Perspiration in the animal kingdom is often not just a simple sweat and stink process, as new research demonstrates. Horse sweat, for example, turns out to contain a natural detergent, appropriately named latherin, which does indeed lather and function like soap.
Malcolm Kennedy of the University of Glasgow and colleagues report in the latest Journal of the Royal Society Interface that latherin probably evolved, first as a protein ingredient in saliva to help process dry fibrous foods, and then later was “recruited to the skin as equids evolved into large-bodied flight animals capable of sustained exercise requiring rapid onset and efficient heat dissipation.” Latherin, among other functions, “facilitates spreading of the sweat over the oily pelt of the horse.”
It's a myth that guinea pigs do not have sweat glands. A number of studies document the branched sweat glands in guinea pigs and other animals. These glands do not, however, function as ours do, such that guinea pigs are susceptible to heat stroke. They also possess no sweat glands in the hairless areas behind their ears.
Another myth is that wild boars do not possess sweat glands. They do, but the glands again don't function like ours do. Marc Bracke of Wageningen University and Research Centre believes that “wallowing (in mud) could be an important element of a good life in pigs,” making them happy and cooling them down as sweat otherwise would. Pigs might smell like mud and poo at times, but they don't have sweat-created body odor.
According to the ASPCA, “man's best friend really does sweat through his footpads. Paw sweating is one of the ways dogs keep cool on a hot summer day, but it's not the most important. Dogs can also pant to cool down, and they have some other tools in their bodies to beat the heat as well.”
On a hot day, notice how cats might leave little wet footprints. That is likely sweat coming out of their paws. Felines otherwise cool themselves down by licking. The evaporation cools and cleanses at the same time. One perk of cat ownership: Their bodies rarely stink.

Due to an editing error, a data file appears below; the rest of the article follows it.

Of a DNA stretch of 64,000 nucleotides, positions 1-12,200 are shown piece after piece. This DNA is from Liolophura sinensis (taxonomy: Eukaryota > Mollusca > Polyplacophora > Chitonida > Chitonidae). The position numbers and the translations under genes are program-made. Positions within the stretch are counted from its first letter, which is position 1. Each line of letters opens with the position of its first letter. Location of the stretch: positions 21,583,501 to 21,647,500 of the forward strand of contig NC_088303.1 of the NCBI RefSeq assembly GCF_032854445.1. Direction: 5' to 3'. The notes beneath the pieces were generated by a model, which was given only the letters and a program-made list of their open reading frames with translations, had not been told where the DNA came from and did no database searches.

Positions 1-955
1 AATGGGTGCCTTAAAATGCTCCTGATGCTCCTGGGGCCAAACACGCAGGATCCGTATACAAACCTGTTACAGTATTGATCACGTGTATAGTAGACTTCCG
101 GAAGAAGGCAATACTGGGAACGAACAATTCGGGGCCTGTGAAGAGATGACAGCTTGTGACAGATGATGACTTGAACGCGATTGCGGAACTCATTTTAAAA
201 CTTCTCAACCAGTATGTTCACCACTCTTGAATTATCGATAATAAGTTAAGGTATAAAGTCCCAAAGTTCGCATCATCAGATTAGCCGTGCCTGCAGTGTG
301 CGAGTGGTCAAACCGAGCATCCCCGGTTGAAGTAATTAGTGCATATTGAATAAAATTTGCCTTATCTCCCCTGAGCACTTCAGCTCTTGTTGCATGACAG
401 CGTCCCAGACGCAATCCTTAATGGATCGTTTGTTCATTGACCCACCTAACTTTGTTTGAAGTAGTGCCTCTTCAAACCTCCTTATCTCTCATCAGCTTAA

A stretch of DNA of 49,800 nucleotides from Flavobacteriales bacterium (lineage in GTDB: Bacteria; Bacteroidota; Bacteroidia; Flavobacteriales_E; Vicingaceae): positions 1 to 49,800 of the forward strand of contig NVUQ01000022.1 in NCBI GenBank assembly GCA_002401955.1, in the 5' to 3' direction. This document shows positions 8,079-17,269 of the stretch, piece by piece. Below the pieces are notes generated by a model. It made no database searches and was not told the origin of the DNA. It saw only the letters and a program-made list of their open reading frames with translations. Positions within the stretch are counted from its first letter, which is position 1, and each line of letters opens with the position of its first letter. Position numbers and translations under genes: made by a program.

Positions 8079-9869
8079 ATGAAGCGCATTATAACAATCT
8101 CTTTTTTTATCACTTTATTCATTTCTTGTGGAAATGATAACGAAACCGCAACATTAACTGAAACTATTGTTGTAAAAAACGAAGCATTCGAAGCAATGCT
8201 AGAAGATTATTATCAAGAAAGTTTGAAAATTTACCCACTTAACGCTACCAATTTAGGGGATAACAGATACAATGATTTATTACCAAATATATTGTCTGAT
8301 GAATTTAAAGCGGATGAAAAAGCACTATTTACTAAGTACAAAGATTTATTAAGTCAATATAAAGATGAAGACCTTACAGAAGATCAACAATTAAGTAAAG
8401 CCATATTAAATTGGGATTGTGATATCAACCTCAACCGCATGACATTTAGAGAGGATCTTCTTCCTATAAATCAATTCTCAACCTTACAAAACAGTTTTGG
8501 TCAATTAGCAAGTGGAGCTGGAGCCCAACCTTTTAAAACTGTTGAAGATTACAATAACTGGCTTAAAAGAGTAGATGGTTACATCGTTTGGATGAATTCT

According to Ken Caldeira of the Carnegie Institution's Department of Global Ecology, plants give off water through tiny pores in their leaves, a process called evapotranspiration. This cools the plant, just as perspiration cools our bodies. He notes that on a hot day, a tree can release tens of gallons of water into the air, acting as a natural air conditioner for its surroundings.
Perhaps the most unusual sweat in the animal kingdom comes from hippos. A research team from Kyoto Pharmaceutical University recently determined that the oily substance, containing orange and red pigments, is antibacterial, prevents sun damage and regulates temperature. Onlookers first thought hippos secreted blood, due to the substance's color.
Great white sharks and other marine dwellers do not sweat. They are surrounded by water already, so adding water to their skin would not help to regulate their body temperature. Bony fish do get thirsty, though, and drink a lot of water. That's because osmosis results in loss of body water (since their blood contains salt), which must be replenished.
Macaques and other non-human hairy primates do have sweat glands on their bodies, but no one will ever see such an animal dripping in sweat. Fur serves as a barrier between the glands and the environment. As a result, these animals maintain more constant body temperatures. Monkeys, for example, do not feel cold like we humans do after bathing.
In terms of sweat body odor, humans could very well be the smelliest species on the planet. Body odor is a cue for health and plays a more important role in mate selection than most of us realize. A study recently published in the Proceedings of the Royal Society B found that people enjoy their own body odor and gravitate to perfumes and colognes that match and enhance the individual's unique smell.